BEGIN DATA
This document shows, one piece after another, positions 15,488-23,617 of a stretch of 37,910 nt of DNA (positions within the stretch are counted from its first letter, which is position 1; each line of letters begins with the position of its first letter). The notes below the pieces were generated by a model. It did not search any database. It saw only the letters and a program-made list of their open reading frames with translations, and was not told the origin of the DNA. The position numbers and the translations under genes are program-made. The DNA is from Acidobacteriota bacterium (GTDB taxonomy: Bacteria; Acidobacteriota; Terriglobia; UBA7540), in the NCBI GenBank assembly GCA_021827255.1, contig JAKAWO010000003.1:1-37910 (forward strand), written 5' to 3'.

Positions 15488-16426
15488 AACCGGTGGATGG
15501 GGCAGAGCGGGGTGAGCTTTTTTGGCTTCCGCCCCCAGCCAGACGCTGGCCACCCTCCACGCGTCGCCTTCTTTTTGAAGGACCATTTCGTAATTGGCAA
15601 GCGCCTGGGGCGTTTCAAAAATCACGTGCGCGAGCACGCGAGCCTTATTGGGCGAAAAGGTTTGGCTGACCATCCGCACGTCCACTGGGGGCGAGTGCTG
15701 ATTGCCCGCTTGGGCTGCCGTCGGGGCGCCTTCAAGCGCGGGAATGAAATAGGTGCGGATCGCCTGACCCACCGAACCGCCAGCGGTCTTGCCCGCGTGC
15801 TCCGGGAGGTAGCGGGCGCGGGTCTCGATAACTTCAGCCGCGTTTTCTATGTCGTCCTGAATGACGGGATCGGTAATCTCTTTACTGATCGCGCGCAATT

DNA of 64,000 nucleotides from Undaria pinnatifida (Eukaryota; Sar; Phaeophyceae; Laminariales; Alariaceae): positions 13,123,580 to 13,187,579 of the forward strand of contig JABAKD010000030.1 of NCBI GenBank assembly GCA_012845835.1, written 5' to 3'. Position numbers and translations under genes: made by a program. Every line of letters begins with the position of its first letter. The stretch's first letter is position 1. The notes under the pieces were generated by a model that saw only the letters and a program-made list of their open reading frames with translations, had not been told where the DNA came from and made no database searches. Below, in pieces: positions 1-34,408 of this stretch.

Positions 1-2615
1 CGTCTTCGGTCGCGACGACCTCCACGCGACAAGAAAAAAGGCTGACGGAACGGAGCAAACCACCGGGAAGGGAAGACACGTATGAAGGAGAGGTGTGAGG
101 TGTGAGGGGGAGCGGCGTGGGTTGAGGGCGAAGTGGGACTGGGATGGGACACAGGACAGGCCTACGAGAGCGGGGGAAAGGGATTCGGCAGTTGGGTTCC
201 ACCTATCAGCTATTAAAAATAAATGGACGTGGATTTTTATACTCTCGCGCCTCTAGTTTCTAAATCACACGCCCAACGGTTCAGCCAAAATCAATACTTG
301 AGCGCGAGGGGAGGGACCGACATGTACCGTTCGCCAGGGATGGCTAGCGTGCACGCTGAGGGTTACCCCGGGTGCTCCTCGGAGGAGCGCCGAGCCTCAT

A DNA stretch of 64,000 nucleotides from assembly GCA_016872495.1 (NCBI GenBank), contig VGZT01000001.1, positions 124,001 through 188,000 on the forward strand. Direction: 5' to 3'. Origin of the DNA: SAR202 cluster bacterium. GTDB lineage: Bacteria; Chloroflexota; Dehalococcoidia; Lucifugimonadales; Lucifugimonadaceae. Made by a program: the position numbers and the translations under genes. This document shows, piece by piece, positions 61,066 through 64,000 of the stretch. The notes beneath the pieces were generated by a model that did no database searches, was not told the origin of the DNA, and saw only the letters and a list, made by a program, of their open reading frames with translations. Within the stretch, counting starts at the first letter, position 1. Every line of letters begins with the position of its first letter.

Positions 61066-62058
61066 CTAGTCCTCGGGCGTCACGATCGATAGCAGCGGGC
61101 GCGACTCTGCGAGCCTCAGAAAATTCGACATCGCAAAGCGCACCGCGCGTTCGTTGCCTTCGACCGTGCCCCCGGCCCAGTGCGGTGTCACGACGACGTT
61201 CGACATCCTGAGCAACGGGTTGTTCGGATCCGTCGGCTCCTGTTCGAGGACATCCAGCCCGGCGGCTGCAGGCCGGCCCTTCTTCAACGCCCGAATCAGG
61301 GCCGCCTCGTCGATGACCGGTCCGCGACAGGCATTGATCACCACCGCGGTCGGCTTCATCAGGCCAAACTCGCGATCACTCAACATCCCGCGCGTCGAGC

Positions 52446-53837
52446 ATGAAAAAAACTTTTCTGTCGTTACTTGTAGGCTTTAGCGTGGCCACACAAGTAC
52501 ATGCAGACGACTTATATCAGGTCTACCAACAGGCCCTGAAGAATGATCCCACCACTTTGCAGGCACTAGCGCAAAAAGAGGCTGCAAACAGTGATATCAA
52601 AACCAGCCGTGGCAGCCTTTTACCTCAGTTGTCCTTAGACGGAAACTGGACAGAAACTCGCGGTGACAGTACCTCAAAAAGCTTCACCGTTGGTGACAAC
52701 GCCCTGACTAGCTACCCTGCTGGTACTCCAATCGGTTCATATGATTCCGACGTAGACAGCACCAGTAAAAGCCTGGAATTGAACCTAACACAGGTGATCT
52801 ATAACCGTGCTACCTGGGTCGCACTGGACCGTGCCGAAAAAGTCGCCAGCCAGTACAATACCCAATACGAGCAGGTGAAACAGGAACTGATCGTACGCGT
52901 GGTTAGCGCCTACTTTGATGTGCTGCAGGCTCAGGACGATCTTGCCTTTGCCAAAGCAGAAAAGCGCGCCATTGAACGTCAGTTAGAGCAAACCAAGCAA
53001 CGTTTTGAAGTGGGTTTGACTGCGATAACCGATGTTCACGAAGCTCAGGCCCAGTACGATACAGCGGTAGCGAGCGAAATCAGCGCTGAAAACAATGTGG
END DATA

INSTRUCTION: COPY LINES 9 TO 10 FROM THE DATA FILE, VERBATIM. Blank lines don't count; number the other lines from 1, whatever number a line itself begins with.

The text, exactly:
Positions 1-2615
1 CGTCTTCGGTCGCGACGACCTCCACGCGACAAGAAAAAAGGCTGACGGAACGGAGCAAACCACCGGGAAGGGAAGACACGTATGAAGGAGAGGTGTGAGG